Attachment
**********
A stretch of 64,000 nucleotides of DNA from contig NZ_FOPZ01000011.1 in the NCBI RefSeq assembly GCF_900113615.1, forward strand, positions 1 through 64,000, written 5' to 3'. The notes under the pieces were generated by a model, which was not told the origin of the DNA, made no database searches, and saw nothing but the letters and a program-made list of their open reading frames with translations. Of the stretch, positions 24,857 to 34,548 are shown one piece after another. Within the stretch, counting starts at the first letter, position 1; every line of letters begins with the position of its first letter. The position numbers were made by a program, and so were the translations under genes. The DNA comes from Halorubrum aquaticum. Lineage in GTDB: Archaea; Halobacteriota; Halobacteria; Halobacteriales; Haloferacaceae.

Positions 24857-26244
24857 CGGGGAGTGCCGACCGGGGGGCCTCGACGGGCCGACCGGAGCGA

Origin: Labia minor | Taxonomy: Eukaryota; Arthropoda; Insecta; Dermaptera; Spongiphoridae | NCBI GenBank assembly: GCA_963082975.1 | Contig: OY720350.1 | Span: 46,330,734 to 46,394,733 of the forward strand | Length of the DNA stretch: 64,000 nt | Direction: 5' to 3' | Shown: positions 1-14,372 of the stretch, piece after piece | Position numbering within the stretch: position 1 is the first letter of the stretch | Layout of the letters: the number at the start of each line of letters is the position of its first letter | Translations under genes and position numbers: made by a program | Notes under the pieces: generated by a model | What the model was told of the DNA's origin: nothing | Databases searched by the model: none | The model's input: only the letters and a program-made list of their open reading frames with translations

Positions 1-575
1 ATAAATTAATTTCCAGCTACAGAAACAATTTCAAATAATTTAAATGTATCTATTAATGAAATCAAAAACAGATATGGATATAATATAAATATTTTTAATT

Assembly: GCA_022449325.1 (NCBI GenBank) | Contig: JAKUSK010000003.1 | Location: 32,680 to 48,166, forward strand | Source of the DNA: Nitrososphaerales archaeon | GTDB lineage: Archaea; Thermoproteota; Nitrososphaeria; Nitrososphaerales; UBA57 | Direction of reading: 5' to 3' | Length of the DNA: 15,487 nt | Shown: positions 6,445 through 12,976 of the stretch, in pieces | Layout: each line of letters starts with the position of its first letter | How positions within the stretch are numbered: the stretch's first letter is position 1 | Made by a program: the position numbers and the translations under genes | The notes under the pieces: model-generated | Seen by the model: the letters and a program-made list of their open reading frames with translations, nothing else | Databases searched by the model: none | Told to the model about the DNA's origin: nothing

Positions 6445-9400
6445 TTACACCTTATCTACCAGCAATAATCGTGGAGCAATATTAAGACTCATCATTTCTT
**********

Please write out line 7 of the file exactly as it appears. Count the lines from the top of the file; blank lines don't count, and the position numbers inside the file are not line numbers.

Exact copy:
Assembly: GCA_022449325.1 (NCBI GenBank) | Contig: JAKUSK010000003.1 | Location: 32,680 to 48,166, forward strand | Source of the DNA: Nitrososphaerales archaeon | GTDB lineage: Archaea; Thermoproteota; Nitrososphaeria; Nitrososphaerales; UBA57 | Direction of reading: 5' to 3' | Length of the DNA: 15,487 nt | Shown: positions 6,445 through 12,976 of the stretch, in pieces | Layout: each line of letters starts with the position of its first letter | How positions within the stretch are numbered: the stretch's first letter is position 1 | Made by a program: the position numbers and the translations under genes | The notes under the pieces: model-generated | Seen by the model: the letters and a program-made list of their open reading frames with translations, nothing else | Databases searched by the model: none | Told to the model about the DNA's origin: nothing